“Within a period of 1 year, the student was gaming 20 hours a day, had stopped studying, was in a deplorable personal health and nutritional status, lost the drive for all things in life, spent excessively on gaming accessories and went to reportedly regularly fell asleep with the game remote in hand and started waking up,” said Dr. Awasthy of the Neuropsychiatric Center.
The engineering student’s parents suspected a mental disorder and were alarmed and took him for rehabilitation.
In this regard, the WHO designation is an important step toward legitimizing concerns about gamers neglecting other areas of their lives. It could also make addicts more willing to seek treatment, encourage more therapists to delve deeper into the subject, and increase the viability for insurance companies to cover gambling disorders.
Although there is no standard treatment for addicts, doctors say that cognitive behavioral therapy is effective.
Dr ML Kalra, general practitioner at Max Healthcare Hospital in Panchseel Park, said: “There have been several instances where parents have sought advice about their children’s obsessive play patterns because they don’t understand it at all. Aside from the psychological damage, there is also physical wear and tear. Children who are addicted to gaming become prone to various muscle and joint disorders and Repetitive Strain Injury (RSI), which is extremely harmful in the long run.”
The game industry around the world has vehemently opposed the WHO classification, calling it “deeply flawed” while pointing out the “educational, therapeutic and recreational value of games.”
Mrinal Dutt, a 23-year-old professional gamer at Bluestacks India, believes that even today the gaming industry is a niche within a niche: a micro-niche.
“Saying you want to make it in the game industry is probably more ridiculous than trying to make it in the dance industry or any creative industry,” he explained.
Back at school, Mrinal’s playing hours were limited to just one hour, but he was allowed six hours of TV every day. “When I watch TV, I just watch things. When I play games, different genres can do different things to me. I’m constantly using my brain to solve problems at lightning speed, and even then there might be someone who solves it faster than me, to win,” he said.
While some mental health professionals maintain that gambling addiction is not a standalone medical condition but a symptom or side effect of more well-known conditions such as depression or anxiety, people like Mrinal who have been gaming for years strongly disagree.
“Video games are evolving into full-fledged forms of media aimed at giving you an experience that allows you to be the hero,” he said. The 23-year-old said that being the “hero” helps you handle things better.
Many in the gaming community consider the WHO’s tentative move to pathologize digital gaming as premature.
The diagnosis borders on mere tautology, as treating disproportionate gaming habits as an addiction carries the risk of patholologizing normal behavior and codifying dangerous stigma against gamers.
This becomes even more problematic when you look at it from the lens of gaming as a profession.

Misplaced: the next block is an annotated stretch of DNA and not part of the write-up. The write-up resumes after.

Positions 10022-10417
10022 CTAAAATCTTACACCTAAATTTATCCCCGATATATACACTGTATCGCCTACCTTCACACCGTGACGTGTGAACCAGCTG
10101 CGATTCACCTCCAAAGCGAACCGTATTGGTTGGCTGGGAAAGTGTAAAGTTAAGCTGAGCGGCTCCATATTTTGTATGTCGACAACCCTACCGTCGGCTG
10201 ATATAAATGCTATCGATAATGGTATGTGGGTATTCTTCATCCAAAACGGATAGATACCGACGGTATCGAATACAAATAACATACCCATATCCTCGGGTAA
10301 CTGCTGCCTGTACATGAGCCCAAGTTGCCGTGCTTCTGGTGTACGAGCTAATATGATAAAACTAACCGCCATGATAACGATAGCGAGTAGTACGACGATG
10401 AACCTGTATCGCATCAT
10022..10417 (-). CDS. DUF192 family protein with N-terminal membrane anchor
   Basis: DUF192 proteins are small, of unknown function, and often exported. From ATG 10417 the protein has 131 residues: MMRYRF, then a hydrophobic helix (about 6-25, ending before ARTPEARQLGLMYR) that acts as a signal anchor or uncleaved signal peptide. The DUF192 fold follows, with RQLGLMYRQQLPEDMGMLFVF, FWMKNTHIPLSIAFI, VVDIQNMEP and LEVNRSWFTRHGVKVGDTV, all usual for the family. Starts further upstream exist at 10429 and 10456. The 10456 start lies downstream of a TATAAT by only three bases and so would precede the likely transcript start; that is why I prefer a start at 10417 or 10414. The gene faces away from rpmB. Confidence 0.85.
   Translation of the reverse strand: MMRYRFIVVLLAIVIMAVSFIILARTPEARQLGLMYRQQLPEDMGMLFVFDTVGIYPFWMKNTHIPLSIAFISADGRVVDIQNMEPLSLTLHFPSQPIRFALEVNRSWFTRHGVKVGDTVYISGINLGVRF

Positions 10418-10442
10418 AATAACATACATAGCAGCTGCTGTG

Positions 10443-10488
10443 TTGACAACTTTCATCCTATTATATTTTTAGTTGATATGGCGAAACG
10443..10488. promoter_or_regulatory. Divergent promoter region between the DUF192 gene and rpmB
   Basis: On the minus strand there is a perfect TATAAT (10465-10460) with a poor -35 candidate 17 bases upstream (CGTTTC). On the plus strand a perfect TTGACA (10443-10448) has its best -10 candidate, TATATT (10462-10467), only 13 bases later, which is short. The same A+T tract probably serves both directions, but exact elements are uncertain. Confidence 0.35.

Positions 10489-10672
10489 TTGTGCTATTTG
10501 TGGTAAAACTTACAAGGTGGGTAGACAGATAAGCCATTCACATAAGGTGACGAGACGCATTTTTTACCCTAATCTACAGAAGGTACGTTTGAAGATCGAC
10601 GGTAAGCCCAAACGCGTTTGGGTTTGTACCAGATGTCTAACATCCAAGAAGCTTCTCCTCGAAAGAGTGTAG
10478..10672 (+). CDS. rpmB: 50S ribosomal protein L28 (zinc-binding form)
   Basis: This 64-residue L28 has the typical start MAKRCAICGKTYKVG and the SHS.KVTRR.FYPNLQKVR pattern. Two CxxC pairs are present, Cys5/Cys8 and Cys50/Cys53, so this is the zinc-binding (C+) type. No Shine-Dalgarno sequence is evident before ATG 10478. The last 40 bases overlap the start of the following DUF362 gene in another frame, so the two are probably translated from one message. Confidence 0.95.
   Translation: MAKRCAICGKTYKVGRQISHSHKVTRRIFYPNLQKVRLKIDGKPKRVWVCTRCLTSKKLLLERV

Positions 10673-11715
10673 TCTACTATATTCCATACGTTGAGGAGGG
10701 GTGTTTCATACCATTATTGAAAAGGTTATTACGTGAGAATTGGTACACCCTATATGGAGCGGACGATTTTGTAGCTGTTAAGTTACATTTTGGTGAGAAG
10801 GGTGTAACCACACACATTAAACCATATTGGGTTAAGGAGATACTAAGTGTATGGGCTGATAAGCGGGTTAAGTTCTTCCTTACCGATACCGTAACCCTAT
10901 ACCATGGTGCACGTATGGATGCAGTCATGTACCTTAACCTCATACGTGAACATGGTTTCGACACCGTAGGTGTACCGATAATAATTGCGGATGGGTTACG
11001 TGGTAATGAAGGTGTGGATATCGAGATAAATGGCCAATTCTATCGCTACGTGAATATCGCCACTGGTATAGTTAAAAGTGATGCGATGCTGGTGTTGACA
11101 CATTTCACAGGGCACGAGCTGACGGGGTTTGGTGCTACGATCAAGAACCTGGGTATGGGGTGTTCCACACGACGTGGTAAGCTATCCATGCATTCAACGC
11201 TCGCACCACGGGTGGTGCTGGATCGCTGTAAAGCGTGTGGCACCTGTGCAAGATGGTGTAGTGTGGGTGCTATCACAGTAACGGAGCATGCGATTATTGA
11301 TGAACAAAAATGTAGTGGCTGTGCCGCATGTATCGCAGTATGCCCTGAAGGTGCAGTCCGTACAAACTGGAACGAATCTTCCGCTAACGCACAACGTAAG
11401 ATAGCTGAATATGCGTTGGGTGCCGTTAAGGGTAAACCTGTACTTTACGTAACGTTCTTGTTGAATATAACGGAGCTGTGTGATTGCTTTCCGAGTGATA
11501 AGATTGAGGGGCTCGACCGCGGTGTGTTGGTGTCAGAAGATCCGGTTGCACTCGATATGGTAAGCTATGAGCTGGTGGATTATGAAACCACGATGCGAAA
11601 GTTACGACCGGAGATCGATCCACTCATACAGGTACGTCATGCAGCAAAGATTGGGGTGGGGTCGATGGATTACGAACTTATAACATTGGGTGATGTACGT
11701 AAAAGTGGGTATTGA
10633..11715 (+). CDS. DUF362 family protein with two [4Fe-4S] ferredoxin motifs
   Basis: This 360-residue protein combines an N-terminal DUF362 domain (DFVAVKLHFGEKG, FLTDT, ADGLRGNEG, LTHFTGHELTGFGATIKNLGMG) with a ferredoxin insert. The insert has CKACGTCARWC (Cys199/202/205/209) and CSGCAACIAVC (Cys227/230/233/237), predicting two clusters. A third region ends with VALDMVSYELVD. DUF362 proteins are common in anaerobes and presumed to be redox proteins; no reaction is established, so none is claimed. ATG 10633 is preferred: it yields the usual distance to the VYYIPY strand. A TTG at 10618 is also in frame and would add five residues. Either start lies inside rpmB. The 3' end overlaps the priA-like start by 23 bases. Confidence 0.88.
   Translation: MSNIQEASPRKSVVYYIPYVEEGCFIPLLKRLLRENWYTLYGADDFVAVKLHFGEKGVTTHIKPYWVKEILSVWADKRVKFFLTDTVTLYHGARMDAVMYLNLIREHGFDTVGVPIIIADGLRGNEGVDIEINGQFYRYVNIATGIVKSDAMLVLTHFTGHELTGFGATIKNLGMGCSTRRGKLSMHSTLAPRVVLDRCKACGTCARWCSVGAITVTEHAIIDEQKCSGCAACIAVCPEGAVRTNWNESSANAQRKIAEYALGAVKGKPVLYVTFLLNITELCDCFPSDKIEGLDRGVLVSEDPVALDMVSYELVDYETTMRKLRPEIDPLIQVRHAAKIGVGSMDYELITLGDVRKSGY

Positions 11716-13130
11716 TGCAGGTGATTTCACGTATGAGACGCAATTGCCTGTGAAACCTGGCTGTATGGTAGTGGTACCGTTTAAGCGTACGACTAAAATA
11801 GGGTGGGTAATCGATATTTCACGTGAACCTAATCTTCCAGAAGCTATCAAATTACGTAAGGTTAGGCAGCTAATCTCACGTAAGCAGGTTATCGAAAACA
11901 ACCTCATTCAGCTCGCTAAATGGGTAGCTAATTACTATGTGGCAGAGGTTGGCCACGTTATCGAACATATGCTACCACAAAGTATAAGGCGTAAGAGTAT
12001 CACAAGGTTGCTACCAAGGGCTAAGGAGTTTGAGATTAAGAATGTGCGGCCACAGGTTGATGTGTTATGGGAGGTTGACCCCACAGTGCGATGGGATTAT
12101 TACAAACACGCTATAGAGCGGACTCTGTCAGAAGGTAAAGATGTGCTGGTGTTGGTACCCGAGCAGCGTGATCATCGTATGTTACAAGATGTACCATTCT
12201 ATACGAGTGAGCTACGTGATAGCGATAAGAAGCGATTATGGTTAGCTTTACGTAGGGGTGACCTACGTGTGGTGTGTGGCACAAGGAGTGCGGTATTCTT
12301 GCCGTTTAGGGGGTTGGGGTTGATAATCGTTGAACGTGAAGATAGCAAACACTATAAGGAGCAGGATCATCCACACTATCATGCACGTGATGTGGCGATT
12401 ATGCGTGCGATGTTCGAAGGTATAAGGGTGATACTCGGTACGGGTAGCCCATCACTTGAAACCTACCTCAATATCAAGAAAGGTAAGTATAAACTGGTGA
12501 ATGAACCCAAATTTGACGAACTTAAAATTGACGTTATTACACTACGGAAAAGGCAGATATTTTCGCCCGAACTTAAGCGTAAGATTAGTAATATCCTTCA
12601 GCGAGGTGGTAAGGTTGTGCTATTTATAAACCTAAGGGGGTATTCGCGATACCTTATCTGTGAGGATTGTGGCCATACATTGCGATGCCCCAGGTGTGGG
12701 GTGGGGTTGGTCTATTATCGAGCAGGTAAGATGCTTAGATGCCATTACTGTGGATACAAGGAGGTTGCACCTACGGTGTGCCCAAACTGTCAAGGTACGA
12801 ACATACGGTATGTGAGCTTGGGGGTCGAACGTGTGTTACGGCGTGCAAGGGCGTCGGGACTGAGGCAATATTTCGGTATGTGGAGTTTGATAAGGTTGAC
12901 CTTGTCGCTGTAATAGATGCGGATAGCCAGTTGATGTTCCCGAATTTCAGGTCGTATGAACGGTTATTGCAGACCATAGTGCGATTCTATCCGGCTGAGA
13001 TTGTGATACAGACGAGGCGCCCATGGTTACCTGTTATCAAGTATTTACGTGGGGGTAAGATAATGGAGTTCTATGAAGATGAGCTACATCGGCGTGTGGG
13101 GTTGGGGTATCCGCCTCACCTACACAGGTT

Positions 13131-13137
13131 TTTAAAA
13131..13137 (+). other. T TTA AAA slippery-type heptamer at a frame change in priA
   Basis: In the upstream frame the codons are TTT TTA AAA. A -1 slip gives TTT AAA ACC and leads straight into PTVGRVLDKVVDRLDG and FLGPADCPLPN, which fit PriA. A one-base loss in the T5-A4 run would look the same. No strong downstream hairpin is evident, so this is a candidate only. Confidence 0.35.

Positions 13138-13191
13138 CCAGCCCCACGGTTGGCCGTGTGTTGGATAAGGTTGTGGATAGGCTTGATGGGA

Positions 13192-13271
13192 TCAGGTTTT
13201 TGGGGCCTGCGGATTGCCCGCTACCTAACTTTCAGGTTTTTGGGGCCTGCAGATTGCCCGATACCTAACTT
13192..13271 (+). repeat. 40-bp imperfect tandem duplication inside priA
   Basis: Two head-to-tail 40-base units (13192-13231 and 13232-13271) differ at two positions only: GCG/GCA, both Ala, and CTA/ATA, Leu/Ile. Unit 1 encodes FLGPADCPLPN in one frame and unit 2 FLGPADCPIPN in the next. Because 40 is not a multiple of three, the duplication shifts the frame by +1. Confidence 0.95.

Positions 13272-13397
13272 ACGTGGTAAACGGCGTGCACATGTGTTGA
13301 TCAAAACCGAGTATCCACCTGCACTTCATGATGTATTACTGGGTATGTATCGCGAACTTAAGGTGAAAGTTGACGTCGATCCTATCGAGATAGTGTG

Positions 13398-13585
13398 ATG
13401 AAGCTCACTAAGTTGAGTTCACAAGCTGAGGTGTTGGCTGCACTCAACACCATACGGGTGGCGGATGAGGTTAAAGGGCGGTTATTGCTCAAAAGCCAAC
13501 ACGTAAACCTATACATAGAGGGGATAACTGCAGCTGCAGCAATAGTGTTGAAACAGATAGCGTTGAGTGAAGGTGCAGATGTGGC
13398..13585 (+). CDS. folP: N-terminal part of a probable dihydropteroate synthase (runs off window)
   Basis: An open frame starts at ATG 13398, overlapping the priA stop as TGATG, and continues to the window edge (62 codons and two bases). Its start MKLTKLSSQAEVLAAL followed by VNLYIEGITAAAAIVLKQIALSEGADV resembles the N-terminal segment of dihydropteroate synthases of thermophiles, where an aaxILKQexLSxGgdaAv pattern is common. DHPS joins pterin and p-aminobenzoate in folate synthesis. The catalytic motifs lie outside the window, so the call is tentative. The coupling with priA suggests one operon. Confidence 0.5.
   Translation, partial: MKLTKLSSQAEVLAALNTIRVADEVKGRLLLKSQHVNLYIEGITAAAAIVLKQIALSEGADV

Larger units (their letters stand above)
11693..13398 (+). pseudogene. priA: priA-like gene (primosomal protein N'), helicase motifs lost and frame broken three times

“I believe that gaming is such a social stigma that it’s kind of narrow-minded right now. You tell people about esports and they just say, ‘Why would you want to see other people play video games? Don’t you just play it yourself? “Oh, but you say the same thing about a cricket match and god have mercy on your soul,” Mrinal said.
Although the gaming scene in India is quite in its infancy, it is rapidly expanding and gaining momentum. India’s online gaming market stands at $360 million and is expected to grow to $1 billion by 2021, according to a 2017 Google-KPMG report titled “Online Gaming in India: 2021.”
In Asia and around the world, professional gamers are treated like celebrities and gaming competitions are fairly mainstream.
In this regard, India has had a late start with a few small scale gaming tournaments appearing in the scene. MTV hosted a big tournament called “UCYPHER” two months ago, with a sizable prize pool for games like dota. ESL India is another game tournament with extensive formats of seasons and competitions in which teams of different calibers can participate.
At the age of 20, Durgesh Konde had decided to pursue a career in gaming and started to devote ten hours a day to it.
“I started making easy money by winning a lot of local tournaments and getting better at video games became my whole life. Like any other Indian parent, my parents were against my decision to pursue a career in gaming, but that didn’t stop me,” said Konde, claiming his decision was inspired by the international gaming scene.
Today, Konde works with Ubisoft as a game tester.
“I work 8 hours and practice Dota for another 6 hours. But this 14 hours of screen time makes me better at my job. People really need to understand that gaming is a serious profession,” Konde said.
However, he agreed that a career in something like E-sports is still a taboo in Indian society.
Konde believes the biggest problem with the WHO’s classification is that it questions professional gamers by failing to “distinguish dedication from addiction.”
“Even when I was playing more than 10 hours a day, I was doing a lot of other things like reading, swimming and even organizing gigs. I’m in love with my job, do my best and good, it pays my bills,” Konde said.